Dev Diary #4 (Part 2 of 3) – September-October 2018

Part 2 – Memory Leaks

We posted the first part about “Uninitialized Variables” on Monday October 1st 2018. This is the second part: “Memory Leaks”.”

This diary concerns itself with fairly ‘low level’ topics, but we will try to explain everything so that non-programmers can also follow and get a good idea about what’s going on.
For the programmers among you – we are simplifying a lot here, so please bear with us. The Guild 3 is written in C++, so please put on your C++-tinted glasses while reading this.

The Issue

“Leaking memory” sounds very unpleasant, and it truly is a nasty problem. To understand this (and the next) issue, we first should quickly discuss how memory is used by our game, and indeed pretty much any program. To do this, I’ll employ a little analogy:

Imagine your PC is a library. The hard disks and other permanent storage are the shelves of books along the walls and in the library vaults, where knowledge and data is stored for long durations. Every running program is a visitor to this library. To actually do anything with all the information, the programs first have to retrieve it from long term storage and get it into their personal ‘work space’, one or more reading tables that are used for interacting with the information. This is essentially the purpose that your computer’s main memory serves.

Some programs might require only very little information, so they only need a tiny slice of memory (a small table somewhere in the corner, in our library analogy). Others operate on huge amounts of data at once and therefore their workspace spans several desks or even desks in multiple rooms, all littered with open books and loose pages.

Of course, as a good citizen, whenever you are done with working on a book retrieved from storage, you should return it. Not only so that someone else can work on it, but also so that you don’t keep eating up more and more space in the library, filling desk after desk with books that you don’t need anymore.

The Effect

This is, however, exactly what happens if someone talks about a ‘memory leak’. A program has to request memory from the operating system before it can use that memory for storing data – data like textures, meshes, program code, script files, sounds, and whatever else needs to be worked on. The operating system happily fulfils those requests, but it also expects the program to return memory that is no longer used. If this doesn’t happen, then the memory usage will continuously swell up.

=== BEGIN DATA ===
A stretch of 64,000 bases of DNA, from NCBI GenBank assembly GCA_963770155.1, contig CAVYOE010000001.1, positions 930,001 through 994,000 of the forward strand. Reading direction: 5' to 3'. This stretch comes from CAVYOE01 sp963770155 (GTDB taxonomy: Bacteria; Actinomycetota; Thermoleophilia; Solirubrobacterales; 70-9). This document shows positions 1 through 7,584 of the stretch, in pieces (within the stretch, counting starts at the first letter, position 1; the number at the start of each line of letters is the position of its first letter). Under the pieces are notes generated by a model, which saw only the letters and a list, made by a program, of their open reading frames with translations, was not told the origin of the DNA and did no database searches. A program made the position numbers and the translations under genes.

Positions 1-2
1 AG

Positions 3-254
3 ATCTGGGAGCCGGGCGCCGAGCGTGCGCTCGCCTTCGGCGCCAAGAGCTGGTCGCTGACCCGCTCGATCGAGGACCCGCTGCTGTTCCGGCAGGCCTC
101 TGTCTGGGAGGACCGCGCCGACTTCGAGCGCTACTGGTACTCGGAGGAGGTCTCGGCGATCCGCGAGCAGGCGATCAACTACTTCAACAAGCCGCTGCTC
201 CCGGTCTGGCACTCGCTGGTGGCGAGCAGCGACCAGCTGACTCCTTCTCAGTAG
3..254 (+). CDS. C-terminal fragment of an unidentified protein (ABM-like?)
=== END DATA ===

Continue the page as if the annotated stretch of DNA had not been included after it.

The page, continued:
Nowadays, thanks to virtual memory and 64 bit operating systems, it is quite difficult to actually run out of memory. You have to do some pretty outrageous things before the operating system will actively deny more memory for a program. What happens instead is that performance will degrade over time, while memory usage slowly grows to epic proportions. Before long, the program will become essentially unusable, and the user will kill it.

The Solution

Writing modern code in C++ makes it fairly easy to avoid memory leaks. The straight “I forgot to return memory to the operating system” case I mentioned above is usually not what happens. What happens more frequently is that ‘stale’ data is kept in memory. No one really needs this data anymore, but someone somewhere is ‘keeping it alive’.

These issues are very annoying and time consuming to fix. There aren’t really any tools or automated helper programs we can use. Rather, we have to make sure to always do diligent bookkeeping, keeping only the data around that is really needed, and properly freeing unused memory so it can go back into the operating system.

If you are interested to find out more about the issue of memory leaks, this Wikipedia article is a good location to get started:

We will soon continue this dev diary story with “Memory Fragmentation”. Stay tuned.